A practice of one’s own



Purchasing a practice is the dream of many vets but as John Burfitt writes, this is one business decision that can’t be rushed.

Next to the great Australian dream of home ownership, many aspire to purchasing their own business and being their own boss.

Veterinarians are no exception. For many, owning their own practice eventually becomes reality—as an all-new start-up business, or a practice purchase or buy-in.

“Very few practices are listed on the open market—maybe 15 per cent, with the remaining 85 per cent changing hands internally or being bought up by corporations,” says Dr Tony Thelander, a veterinary practice consultant with ValuVet.

“I believe the internal buyout of an established practice is still the best strategy but for the first-time buyers, there are still some smaller practices available as buying opportunities, however, the same rules about making a good purchase still apply. It is a matter of doing all the due diligence first, but it is astonishing how many are in a hurry to do the deal before checking everything out,” he says.

Doing the deal

Just like buying a home, purchasing a practice can be a major emotional experience. For many vets, it marks a sign of independence as they make the move from being the employee to being the boss, in charge of their own domain.

“Which is why I think we see so many people getting overexcited, rushing into things and not seeing the deal clearly,” says Dr Leonie Richards, head of general practice at U-Vet Veterinary Hospital, University of Melbourne.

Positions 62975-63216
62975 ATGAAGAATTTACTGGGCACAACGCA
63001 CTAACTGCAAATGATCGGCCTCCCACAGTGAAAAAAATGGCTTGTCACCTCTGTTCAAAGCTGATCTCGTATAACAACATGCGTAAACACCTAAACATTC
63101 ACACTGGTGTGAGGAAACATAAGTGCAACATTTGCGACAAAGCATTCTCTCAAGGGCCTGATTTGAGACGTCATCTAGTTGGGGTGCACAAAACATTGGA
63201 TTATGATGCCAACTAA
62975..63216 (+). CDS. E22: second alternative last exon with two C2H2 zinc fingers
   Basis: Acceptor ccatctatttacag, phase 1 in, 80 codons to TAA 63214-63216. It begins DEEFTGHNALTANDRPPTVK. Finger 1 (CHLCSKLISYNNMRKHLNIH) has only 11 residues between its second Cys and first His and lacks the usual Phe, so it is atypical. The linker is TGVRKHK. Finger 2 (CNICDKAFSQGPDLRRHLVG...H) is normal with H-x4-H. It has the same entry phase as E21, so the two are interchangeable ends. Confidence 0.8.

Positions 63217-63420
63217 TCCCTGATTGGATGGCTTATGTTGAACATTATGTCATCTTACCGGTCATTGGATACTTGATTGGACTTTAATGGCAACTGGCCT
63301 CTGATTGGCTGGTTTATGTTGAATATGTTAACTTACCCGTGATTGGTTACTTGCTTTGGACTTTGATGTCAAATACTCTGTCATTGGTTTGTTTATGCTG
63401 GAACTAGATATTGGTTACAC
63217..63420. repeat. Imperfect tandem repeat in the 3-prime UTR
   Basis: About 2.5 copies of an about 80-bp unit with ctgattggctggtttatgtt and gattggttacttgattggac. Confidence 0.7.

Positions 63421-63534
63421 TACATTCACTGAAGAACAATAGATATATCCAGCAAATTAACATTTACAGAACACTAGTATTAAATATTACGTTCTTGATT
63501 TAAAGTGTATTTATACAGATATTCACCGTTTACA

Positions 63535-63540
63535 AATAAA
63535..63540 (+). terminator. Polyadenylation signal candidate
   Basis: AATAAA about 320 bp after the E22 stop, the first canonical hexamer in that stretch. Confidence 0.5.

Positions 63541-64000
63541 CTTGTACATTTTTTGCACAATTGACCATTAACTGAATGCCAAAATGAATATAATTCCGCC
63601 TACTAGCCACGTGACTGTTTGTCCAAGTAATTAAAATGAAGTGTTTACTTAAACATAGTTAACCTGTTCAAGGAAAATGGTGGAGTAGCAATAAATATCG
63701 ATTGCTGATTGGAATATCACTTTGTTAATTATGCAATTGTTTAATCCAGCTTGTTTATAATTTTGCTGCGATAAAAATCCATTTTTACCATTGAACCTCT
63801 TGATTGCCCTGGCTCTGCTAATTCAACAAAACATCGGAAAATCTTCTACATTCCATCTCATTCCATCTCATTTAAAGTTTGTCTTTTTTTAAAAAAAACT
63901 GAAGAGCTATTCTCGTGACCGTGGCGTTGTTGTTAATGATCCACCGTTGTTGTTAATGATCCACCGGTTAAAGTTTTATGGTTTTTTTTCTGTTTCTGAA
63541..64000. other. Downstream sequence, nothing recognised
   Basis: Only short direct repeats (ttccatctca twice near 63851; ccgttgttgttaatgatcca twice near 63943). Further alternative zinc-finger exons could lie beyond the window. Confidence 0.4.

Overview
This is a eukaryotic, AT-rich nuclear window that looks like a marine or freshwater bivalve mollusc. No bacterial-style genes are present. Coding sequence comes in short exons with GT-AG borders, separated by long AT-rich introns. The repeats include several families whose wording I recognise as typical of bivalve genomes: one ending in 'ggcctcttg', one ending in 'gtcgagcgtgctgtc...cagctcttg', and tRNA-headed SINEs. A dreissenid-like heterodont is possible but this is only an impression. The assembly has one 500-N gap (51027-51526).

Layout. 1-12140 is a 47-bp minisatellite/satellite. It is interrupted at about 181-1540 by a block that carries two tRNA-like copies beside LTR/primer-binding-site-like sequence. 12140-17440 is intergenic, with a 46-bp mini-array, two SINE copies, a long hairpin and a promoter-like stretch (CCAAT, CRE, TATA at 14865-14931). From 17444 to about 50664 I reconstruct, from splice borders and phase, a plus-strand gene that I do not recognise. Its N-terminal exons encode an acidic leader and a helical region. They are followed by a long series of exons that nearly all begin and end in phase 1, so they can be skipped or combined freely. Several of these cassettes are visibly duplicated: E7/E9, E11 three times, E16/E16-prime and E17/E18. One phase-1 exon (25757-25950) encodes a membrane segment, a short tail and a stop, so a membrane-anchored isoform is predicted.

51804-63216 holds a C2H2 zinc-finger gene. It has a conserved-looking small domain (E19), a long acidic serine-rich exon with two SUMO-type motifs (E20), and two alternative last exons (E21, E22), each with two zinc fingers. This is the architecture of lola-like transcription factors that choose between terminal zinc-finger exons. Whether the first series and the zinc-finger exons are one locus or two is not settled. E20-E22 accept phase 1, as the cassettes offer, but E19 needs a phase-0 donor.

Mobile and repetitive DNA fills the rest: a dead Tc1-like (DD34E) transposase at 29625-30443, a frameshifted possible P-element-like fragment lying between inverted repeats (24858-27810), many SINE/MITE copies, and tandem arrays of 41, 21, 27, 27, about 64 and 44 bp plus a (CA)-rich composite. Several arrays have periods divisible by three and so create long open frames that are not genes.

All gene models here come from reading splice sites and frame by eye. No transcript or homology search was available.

“Most people graduate from veterinary school with great clinical skills, but are not trained as business people and often unsure what to do in a situation like this when they want to take their careers to the next level.”

Purchasing a practice may well cost the same as buying a home. In some cases, depending on the size and location, it could be much more.

“So, this is a big move that requires wise direction and good advice through each step,” says Simon Palmer of vet brokerage business Practice Sale Search. “You need to slow down, take time to talk to professionals and get as much advice as you can from the best in the game.”

“It is a matter of doing all the due diligence first, but it is astonishing how many are in a hurry to do the deal before checking everything out.”—Dr Tony Thelander, ValuVet

The ‘Five Fs’ rule

Dr Peter Higgins, a lecturer in the University of Sydney’s Faculty of Veterinary Science, advises that anyone buying a practice needs to adopt the ‘Five F’ rule before putting a deposit down.

Front Up: Physically visiting a practice and taking a thorough look at it is an essential, not to mention the old golden rule of ‘location, location, location’.

“I know people who have bought a practice without even seeing it beforehand, and then wonder why it was not ideal for them,” says Dr Higgins.

Dr Richards adds, “Visit the location to see how it operates and fits into its area, and also how that location impacts on its business.”

Facts: Research the demographics, population and plans for the area and check with local council about any changes planned for the business location.